• Guys, I think we have sufficient evidence now to point out that Christian who appeared every other time other than 'to help them find water' was in fact the 'real' Christian who has been leading them around everywhere... Obviously his plans coincided with Smokey's plans because it was the ultimate way of killing him. —The preceding unsigned comment was added by Mitchincredible (talkcontribs) 2010-05-24T07:44:40.
  • As I took it, the 'source' was life. Cheesy I know, but Mother claimed that a little part of it existed in each of us, if it goes out there it does everywhere yadayadayada. Anyway, as mortal humans, evil is part of us, our lives. MiB's malevolance and distain released this evil, which he came to embody. This could only happen once, to someone like MiB: special, but twisted. combining him with the source released this. —The preceding unsigned comment was added by Chrispy212 (talkcontribs) 2010-05-24T08:12:34.
  • MiB didn't became the monster. The smoke monster was already there, inside the cave. MiB falling into the cave made smokey free. The MiB electromagnetically (as Jack) was transported outside de cave. Smoky adopted the form of MiB (a dead man) as he adopted the form of Lock (a dead man). Smokey tooks portions of dead people awareness, experiencies, remembers... so he is a mix between original dead body and smokey. Smokey doesn't want to leave the island... he doesn't want anything, it's only a smoke monster representing evilness of people. MiB wants to leave the island. MiB it's not the monster... the monster is an entity with MiB awareness stuck in Lock's body. I think the monster didn't died, MiB consciousness died. Smoky is now inside the cave, Hurley must protect the light (and the monster).—The preceding unsigned comment was added by Stabilini (talkcontribs) .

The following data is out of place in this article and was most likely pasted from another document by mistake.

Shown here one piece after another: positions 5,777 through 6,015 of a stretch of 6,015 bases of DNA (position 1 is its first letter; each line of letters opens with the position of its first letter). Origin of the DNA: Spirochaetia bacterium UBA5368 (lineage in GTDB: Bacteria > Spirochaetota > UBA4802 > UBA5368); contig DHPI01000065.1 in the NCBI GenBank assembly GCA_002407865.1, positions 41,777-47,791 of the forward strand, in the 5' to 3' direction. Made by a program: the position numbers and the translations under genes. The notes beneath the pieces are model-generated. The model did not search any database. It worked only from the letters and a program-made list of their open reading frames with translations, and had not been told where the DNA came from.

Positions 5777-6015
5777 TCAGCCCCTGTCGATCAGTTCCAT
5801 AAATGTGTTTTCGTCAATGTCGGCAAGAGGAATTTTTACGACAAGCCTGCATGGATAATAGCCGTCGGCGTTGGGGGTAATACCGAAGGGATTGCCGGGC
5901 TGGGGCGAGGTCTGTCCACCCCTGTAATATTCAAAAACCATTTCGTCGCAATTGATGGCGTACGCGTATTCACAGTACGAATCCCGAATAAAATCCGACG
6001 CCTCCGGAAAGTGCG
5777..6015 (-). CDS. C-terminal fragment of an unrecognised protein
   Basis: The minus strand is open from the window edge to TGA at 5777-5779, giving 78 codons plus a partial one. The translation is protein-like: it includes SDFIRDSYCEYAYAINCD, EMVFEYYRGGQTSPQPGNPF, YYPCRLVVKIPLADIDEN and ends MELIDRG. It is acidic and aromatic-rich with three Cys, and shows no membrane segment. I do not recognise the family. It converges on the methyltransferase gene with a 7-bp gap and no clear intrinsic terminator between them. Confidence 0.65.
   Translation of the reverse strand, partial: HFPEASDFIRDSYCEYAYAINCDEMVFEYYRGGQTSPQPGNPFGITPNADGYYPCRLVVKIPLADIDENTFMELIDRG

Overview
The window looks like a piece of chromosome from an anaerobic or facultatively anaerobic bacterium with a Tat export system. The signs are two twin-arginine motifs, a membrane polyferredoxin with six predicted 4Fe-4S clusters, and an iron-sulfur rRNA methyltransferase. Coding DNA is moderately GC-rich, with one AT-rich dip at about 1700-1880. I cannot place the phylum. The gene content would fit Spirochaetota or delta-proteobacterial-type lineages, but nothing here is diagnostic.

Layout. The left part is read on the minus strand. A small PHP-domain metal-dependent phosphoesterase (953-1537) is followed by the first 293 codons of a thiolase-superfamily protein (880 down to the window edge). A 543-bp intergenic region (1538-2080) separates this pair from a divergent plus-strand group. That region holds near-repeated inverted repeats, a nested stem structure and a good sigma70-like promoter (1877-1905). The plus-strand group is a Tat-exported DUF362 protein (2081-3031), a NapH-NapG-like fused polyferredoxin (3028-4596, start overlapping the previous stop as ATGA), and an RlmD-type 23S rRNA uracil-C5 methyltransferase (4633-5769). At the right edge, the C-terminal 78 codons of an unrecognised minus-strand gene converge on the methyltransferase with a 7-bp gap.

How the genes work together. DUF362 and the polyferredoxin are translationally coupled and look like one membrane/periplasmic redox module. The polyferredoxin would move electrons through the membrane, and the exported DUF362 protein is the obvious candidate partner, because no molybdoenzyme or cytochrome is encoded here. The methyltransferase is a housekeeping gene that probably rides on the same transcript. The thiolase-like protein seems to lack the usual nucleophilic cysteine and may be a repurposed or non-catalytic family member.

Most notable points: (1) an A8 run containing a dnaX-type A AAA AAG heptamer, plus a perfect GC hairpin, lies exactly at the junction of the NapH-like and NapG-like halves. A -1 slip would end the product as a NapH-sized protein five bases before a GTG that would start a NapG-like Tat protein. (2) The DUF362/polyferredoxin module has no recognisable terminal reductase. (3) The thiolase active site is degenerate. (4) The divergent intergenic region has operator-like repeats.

• This whole show had the duality and balance theme going. So not all of the mysteriescan be explained by science and logic, because that would leave faith and science out of balance. Furthermore, a show with the message of "letting it go" would have to leave burning questions to make you let go of. I think it's apparent Jacob and Smokey could have killed one another at anytime. The rules dictated by Jacob prevented it and if Smokey broke them he wouldn't be proving Jacob wrong about his faith in people because if he broke the rules of the game he would be proven wrong. Get it? Now I'm NOT SAYING THAT Jacob could kill Smokey,I'm saying smokey could kill him, because you can't physically hurt a cloud of smoke. Not to mention the COULD hurt eachother because mother said that there was no world outside as well and that is a lie so Ifind it highly doubtful that she magically made them unable to hurt one another. Jacob said it best: "It's just a line through chalk." jack survived the light by miracle- it's as simple as that. Coming back to the duality, the light was both the source of life and a strong electromagnetic resonance keeping teh volcano dormant_ IT"S BOTH_ LOST is great for it'sd real characters in a still believable world- so as in life- it's not all explained- the mystery lives on, but the story lives longer.